Before we delve further into bitcoin and how to use it, let’s discuss the blockchain that it runs on.
What is a Blockchain?
A blockchain is a shared public ledger that records transactions. Doesn’t sound like anything special, right?
The blockchain is a decentralized system being that transactions are done across many computers (users). There is no central point of failure and all the information on the blockchain is transparent and cannot be altered retroactively without adjusting and essentially regenerating the prior blocks.
Try cooking the books in that environment!
The Bitcoin Blockchain
Bitcoin and the Blockchain are talked about hand in hand. However, the bitcoin blockchain isn’t the only blockchain technology out there (more on that in a later post).
In 2009 the first bitcoin transaction occurred creating the first block in the blockchain. Since that time each bitcoin transaction has been recorded on the blockchain.
Why a Blockchain?
To grasp this, let’s first define what a block is. Since the blockchain is in essence a ledger. Think of each block as a page in the ledger. The very first page that appeared in the ledger is called the Genesis Block.
Every single transaction since that first block created a new block, or page in the ledger, that also holds info on the prior block.
Each block contains a hash, which is a random set of letters and numbers that reference the previous block(s). The blocks are created in chronological order and each transaction adds a new block to the chain.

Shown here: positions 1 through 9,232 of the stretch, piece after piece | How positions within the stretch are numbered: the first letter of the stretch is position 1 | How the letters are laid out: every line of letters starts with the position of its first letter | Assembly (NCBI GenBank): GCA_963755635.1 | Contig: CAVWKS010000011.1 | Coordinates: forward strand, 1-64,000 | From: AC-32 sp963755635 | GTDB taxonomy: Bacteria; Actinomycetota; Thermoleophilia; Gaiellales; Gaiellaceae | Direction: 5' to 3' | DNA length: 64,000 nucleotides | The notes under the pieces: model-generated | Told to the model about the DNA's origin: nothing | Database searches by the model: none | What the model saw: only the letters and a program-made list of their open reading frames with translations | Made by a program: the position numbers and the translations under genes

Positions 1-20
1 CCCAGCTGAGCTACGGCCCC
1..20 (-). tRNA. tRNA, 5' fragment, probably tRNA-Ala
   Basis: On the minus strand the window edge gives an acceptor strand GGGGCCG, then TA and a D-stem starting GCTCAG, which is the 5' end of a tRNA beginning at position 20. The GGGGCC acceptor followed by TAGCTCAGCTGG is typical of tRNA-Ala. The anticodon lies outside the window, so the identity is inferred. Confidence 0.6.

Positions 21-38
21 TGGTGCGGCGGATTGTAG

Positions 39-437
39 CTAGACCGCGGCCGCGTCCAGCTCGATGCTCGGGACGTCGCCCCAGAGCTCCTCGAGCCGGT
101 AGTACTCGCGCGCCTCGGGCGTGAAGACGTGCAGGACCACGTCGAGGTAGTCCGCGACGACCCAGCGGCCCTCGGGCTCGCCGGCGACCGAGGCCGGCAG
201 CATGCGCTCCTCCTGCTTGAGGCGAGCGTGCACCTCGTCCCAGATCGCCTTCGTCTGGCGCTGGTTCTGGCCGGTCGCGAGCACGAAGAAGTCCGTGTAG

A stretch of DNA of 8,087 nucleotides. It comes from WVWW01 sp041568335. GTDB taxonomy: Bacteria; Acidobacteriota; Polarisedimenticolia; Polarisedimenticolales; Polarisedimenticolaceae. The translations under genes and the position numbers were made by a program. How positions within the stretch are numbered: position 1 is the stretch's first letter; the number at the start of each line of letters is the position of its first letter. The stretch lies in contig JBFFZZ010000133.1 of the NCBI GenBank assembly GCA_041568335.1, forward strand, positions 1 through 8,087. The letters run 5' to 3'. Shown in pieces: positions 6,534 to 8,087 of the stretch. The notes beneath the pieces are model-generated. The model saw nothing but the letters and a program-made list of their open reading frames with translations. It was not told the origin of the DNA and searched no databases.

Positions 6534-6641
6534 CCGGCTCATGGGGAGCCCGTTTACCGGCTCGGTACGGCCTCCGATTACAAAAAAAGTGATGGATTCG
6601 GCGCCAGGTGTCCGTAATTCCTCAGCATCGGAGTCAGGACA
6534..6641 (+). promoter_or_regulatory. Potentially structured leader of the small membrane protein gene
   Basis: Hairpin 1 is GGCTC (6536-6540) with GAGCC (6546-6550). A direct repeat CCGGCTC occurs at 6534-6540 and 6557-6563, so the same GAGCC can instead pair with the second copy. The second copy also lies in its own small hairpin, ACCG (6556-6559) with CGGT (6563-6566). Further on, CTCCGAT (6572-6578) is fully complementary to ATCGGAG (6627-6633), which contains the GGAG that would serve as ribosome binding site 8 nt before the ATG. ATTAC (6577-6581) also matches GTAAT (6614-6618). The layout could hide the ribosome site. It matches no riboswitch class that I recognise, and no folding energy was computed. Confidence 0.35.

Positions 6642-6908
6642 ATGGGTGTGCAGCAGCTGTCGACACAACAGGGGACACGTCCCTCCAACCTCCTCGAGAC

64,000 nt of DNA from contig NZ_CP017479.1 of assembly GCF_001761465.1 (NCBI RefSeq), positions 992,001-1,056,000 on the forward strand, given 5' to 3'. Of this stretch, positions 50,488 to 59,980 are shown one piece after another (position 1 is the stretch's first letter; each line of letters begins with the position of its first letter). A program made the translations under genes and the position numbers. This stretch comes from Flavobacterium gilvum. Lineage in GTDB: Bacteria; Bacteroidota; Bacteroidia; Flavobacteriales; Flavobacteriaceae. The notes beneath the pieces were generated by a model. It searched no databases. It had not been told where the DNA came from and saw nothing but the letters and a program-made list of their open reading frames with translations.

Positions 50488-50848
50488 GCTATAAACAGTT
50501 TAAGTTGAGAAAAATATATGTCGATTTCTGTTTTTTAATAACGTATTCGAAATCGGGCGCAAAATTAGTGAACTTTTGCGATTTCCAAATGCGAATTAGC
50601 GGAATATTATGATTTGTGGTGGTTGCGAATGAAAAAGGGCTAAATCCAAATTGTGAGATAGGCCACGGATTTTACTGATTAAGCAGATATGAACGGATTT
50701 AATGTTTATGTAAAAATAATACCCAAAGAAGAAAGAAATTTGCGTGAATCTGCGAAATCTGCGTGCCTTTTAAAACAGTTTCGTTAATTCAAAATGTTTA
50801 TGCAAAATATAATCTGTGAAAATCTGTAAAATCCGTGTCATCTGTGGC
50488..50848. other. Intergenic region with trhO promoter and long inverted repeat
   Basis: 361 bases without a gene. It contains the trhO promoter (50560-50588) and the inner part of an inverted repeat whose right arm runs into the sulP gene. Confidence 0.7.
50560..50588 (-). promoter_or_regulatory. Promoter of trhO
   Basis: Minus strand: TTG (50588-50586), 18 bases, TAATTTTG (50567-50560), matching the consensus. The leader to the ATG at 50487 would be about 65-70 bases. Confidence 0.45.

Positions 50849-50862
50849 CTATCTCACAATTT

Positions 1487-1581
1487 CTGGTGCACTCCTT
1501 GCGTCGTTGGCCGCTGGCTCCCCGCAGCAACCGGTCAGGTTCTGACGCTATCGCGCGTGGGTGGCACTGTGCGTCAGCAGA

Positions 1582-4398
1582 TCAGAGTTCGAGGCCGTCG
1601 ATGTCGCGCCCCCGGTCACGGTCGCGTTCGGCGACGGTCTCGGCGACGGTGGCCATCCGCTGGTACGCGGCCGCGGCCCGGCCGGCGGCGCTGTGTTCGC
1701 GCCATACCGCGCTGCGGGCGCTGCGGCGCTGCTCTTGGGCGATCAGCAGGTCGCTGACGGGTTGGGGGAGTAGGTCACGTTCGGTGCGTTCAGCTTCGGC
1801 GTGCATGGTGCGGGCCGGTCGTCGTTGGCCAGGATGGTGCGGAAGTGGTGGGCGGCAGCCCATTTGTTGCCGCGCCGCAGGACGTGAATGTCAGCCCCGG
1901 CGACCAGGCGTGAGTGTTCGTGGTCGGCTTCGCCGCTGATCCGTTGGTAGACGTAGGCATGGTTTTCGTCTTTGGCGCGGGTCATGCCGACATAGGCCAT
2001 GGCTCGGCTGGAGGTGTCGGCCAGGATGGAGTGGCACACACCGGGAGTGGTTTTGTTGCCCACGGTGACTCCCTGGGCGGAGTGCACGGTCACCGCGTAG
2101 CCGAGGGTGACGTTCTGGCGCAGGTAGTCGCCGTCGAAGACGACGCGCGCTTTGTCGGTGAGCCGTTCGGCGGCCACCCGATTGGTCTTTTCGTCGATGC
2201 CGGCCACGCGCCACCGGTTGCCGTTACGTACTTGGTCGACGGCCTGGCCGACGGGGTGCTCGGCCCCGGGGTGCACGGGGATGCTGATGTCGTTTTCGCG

Because of this any and all transactions up until this moment can be traced back to the Genesis Block.
However, as the chain grows so does the size of the data. As of this writing the bitcoin blockchain is roughly 140GB. This will only continue to grow as more and more transactions occur.
The bitcoin blockchain is known as open ledger. For the reasons described above; all transactions are recorded and transparent for all to see.
Where that entire transaction history sits is in what’s called a node. A bitcoin node owns a full copy of the bitcoin ledger and is found on computers running bitcoin wallet software constantly.
At the time of this writing there are more than 10,000 nodes running. This means the full bitcoin ledger is on 10,000 machines at this very moment. That certainly is a clear example of decentralization! (the number of nodes running can be checked at any time: https://bitnodes.21.co/)
Bitcoin is also an open source technology. Meaning anyone has access to acquire and use the technology to create blockchain solutions (software can be found here: https://github.com/bitcoin)
There are many other coins and technologies that have already been built off the original bitcoin blockchain technology (more on those later).
In the next post we will discuss how to buy, sell and store bitcoin
Some things I use:
- https://1broker.com to trade stock and currency using bitcoin
- https://bitconnect.co to earn daily interest on bitcoin that you lend.
Disclaimer: All content in this post is my opinion and for informational purposes.